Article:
SUP (Stand Up Paddleboarding) was one of the resounding successes of last year. Anyone and everyone was, and still is, having a go at it. So now that we’re all so expert at it, SUP Yoga has become the next ‘thing’. To be honest, the core strength and balance skills needed to stay afloat while standing on a paddleboard are hardcore enough and if you’ve mastered that then hey how hard can it be to do a downward dog on there too?
Seriously hard that’s how! Be prepared to get wet and be anything but graceful for the first couple of sessions, but imagine how blissful it would be to do floating yoga with the ocean as your backdrop. Look out for this more challenging type of novelty yoga in 2020, because we predict that out of all of them, SUP Yoga is the one that will become more than just a passing fad.
For all you divas out there, 2020 is gonna be your time to shine as Karaoke Yoga has its time in the spotlight. Simply choose your backing track, roll out your yoga mat and get ready to belt out some tunes while getting into tree pose. Although yoga is typically associated with calm, quiet, flowing movements it’s also about controlled breath work which goes hand in hand with singing. For sure it’s not going to be the most serious of workouts and the songs you choose could make or break the vibe, but we reckon you could have a lot of fun with this one and when something’s fun you sure as hell are more likely to stick at it!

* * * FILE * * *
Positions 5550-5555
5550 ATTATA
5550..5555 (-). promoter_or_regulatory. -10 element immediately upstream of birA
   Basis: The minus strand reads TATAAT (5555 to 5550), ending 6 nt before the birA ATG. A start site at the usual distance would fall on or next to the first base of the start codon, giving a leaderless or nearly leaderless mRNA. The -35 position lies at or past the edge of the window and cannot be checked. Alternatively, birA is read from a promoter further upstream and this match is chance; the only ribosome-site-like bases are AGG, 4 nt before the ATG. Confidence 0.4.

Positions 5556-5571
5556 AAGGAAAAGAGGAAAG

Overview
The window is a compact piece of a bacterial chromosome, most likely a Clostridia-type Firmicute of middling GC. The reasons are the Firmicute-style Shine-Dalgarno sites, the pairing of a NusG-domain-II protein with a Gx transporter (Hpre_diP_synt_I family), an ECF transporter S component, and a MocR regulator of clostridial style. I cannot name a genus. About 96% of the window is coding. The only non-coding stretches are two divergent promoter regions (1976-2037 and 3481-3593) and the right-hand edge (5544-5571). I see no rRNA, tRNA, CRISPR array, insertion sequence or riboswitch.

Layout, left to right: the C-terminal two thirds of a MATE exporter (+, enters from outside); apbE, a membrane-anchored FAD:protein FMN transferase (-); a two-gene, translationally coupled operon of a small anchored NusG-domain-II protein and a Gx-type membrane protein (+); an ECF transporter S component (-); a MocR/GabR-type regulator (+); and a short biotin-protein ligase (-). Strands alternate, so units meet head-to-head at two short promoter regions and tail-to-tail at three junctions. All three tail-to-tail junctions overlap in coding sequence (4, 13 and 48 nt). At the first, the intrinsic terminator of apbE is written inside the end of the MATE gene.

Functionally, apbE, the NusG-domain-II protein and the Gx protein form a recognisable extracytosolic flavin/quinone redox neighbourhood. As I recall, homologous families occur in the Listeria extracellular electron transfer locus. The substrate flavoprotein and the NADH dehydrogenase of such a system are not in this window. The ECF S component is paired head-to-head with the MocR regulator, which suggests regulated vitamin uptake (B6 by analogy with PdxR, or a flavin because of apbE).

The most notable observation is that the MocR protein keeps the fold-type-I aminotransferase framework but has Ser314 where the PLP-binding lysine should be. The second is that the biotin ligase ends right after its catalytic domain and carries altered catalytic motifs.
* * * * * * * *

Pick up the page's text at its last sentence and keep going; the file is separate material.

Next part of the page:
This is the ultimate in ridiculous, but then hello this is novelty yoga, right!?! Basically, Toega is yoga for toes. Yep it’s really, truly that simple. No need to attend professional classes for this one, as all the (and I use the word ‘all’ loosely) moves can be learnt and practised in the comfort of your own home.
Despite the novelty factor, yoga for toes is actually a good way to keep your feet in good working order, and is especially beneficial to runners as it helps strengthen muscles. Plus, it’s a fantastic way to relieve aching feet and cramped toes when they’ve been squashed inside shoes all day. Not a trend that’s likely to stick around for long and doubtful you’ll see it advertised at your local community centre, but a nice little act of self care none the less.